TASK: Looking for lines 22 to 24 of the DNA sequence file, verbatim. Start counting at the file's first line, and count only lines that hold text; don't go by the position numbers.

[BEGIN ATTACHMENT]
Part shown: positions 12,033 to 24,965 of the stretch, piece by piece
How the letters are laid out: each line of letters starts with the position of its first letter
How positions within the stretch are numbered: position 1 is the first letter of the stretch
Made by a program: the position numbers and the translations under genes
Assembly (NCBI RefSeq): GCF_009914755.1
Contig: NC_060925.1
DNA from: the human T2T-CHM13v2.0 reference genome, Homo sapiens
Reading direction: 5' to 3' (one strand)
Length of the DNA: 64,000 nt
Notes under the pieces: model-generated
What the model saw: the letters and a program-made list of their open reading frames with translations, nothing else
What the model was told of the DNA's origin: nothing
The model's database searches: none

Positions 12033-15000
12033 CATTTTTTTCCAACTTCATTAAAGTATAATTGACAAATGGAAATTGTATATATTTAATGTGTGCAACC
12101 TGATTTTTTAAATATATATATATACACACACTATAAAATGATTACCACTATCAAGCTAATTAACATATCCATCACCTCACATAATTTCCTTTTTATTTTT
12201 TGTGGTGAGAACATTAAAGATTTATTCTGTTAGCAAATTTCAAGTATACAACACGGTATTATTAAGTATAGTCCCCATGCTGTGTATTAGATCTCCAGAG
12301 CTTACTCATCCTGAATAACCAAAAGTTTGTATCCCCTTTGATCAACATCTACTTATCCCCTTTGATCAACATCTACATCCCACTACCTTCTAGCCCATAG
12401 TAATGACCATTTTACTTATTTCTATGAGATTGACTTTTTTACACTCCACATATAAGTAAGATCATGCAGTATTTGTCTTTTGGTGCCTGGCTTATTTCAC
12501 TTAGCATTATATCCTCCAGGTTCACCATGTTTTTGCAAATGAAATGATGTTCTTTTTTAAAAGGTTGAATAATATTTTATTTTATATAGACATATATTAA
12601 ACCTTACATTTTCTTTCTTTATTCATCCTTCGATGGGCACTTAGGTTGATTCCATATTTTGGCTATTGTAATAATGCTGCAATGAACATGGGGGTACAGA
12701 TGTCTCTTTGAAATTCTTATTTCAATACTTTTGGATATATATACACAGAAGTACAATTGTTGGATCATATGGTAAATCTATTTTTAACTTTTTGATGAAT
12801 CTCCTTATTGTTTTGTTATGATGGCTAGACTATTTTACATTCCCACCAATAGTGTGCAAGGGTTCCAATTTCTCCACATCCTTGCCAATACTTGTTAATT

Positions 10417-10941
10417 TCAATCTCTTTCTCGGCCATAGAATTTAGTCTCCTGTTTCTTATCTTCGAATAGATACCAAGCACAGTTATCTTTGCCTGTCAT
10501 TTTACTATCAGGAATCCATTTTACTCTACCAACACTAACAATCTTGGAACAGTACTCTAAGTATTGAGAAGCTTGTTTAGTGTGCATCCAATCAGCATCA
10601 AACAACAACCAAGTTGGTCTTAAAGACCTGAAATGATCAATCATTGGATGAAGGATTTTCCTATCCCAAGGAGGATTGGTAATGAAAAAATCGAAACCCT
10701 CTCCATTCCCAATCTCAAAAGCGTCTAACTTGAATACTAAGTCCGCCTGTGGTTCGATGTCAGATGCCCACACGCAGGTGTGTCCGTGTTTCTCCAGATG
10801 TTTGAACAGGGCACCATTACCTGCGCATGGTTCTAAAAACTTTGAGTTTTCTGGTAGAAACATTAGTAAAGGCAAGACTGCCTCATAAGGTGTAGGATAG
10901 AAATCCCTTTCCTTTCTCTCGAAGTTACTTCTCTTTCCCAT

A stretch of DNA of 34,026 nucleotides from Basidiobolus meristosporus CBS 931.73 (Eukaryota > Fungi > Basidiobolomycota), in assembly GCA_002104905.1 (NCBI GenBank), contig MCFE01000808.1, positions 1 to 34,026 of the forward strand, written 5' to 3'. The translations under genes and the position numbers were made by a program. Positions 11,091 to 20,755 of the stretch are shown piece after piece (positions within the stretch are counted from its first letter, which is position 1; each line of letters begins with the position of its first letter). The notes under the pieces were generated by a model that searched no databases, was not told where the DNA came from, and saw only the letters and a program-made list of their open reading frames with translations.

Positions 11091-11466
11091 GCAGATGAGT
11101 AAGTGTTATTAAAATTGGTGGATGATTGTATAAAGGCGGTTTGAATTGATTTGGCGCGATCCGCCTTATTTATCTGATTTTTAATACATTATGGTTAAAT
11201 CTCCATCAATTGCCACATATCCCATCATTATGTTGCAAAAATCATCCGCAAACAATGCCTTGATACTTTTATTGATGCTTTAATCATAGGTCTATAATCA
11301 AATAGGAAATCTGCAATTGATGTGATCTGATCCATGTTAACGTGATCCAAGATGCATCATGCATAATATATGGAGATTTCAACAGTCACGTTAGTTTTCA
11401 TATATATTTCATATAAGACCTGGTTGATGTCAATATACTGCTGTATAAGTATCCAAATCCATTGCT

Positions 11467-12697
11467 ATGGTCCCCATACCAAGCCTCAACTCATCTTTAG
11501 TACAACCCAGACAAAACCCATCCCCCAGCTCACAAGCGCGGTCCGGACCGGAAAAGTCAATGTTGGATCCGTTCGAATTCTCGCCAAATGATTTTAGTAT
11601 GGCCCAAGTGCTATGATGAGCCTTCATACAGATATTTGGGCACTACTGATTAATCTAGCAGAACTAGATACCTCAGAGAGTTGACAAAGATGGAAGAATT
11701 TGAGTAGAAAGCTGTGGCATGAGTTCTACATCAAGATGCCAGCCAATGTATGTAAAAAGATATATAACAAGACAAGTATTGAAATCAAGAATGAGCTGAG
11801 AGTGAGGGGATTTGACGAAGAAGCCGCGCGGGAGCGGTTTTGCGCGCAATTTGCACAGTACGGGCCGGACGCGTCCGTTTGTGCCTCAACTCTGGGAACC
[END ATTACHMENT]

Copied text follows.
12701 TGTCTCTTTGAAATTCTTATTTCAATACTTTTGGATATATATACACAGAAGTACAATTGTTGGATCATATGGTAAATCTATTTTTAACTTTTTGATGAAT
12801 CTCCTTATTGTTTTGTTATGATGGCTAGACTATTTTACATTCCCACCAATAGTGTGCAAGGGTTCCAATTTCTCCACATCCTTGCCAATACTTGTTAATT

Positions 10417-10941